Frightening Fiction

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As Halloween approaches, so does the season of scary movies. Yet by now, you’ve seen the good ones a million times, and nothing else is remotely suspenseful. What many students don’t know is that numerous horror films are based on pre-existing novels.

“I Know What You Did Last Summer” was the only scary movie that Caity O’Shaughnessy, a junior at Xavier University, knew was based on a book. “Even reading the book, I was still on edge and couldn’t put it down,” she said. “It was like a horror movie that I visualized in my mind.”

O’Shaughnessy said suspense and unpredictability are essential elements to a successful horror film or novel. “Scary movies can throw so many curves. You are always on edge with what's going to happen,” she said.

Kelsey Malyszek, a freshman at the University of South Carolina, agrees that suspense provides that anxious terror she loves about scary movies. “You don’t know when someone is going to jump out or when there’s going to be a loud noise that makes you scream,” she said.

However, the quality of the plot and acting are not to be ignored. The production must be believable to convince viewers a story is plausible.

Malyszek relies on realistic situations to get the full scary movie experience. “I like scary movies with monsters, but I just don’t feel they’re real,” she said.

Unpredictability fuels suspense, so why read the book when you already know what’s going to happen?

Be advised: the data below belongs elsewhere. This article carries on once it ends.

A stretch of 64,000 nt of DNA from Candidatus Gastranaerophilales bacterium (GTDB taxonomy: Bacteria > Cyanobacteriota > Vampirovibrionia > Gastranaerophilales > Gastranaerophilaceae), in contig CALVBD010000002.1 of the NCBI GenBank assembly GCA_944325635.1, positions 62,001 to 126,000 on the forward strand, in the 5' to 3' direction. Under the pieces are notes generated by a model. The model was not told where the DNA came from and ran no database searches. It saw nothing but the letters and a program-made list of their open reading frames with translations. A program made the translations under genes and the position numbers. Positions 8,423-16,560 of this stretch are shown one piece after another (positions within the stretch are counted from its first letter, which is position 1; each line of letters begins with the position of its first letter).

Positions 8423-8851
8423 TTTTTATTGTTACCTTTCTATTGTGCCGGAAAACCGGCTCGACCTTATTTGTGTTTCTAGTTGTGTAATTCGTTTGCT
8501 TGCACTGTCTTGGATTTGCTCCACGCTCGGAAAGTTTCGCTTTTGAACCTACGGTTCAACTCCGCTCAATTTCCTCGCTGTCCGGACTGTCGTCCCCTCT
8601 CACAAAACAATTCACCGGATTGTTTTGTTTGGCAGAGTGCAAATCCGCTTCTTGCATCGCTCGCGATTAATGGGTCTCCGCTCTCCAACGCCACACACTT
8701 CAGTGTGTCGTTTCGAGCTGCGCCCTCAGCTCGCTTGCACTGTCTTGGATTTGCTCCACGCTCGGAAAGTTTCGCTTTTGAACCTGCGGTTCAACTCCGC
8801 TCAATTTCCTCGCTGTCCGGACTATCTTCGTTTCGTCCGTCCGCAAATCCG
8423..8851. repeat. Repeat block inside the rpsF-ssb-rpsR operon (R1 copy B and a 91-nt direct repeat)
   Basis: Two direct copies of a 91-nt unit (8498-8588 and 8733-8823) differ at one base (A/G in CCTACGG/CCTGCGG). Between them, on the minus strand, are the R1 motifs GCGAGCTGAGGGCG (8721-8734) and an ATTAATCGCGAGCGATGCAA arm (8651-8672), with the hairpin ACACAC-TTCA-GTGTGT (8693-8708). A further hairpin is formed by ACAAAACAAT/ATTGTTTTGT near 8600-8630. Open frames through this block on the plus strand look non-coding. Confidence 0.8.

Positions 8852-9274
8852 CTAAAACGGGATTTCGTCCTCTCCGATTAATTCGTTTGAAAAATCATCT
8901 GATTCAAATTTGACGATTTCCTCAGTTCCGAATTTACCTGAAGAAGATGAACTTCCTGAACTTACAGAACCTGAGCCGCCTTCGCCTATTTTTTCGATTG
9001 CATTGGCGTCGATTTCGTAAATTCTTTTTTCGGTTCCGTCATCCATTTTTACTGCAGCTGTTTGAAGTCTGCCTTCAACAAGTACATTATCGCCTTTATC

First off, there is always more description in literature than film, which can be used to illustrate an alien’s grotesque features right down to the long fingernails and boiled skin. Some authors illustrate horror through aspects unseen, like temperature or the way the wind blows, hinting at an unwanted presence.

When filmmakers adapt novels to the screen, they always change certain elements, sometimes based on their own agenda or a limitation of resources. In a book, the author has complete creative license, usually giving more insight to a character’s thoughts.

First-time horror readers can then identify more with the character they see in the movie. Hopefully the “girl running straight toward the creepy noise” seems a little more sensible after reading the book.

The novels are where many critically-acclaimed horror films originated, and the source may provide some unexpected horror in the similarities between humans and their fictional monsters.

If you feel like you’re missing a thrill this Halloween, try reading some of the following books that inspired popular scary movies. You might just find that reading the book is like watching the extended version of the movie with the surround sound on.

The Exorcist – William Peter Blatty

The Ring – Koji Suzuki

I Am Legend – Richard Matheson

The Silence of The Lambs – Thomas Harris

The Shining – Stephen King

Rosemary’s Baby – Ira Levin

Let The Right One In – John Lindqvist

Interview with the Vampire – Anne Rice

 

Junior > Public Affairs and Journalism > Ohio State University

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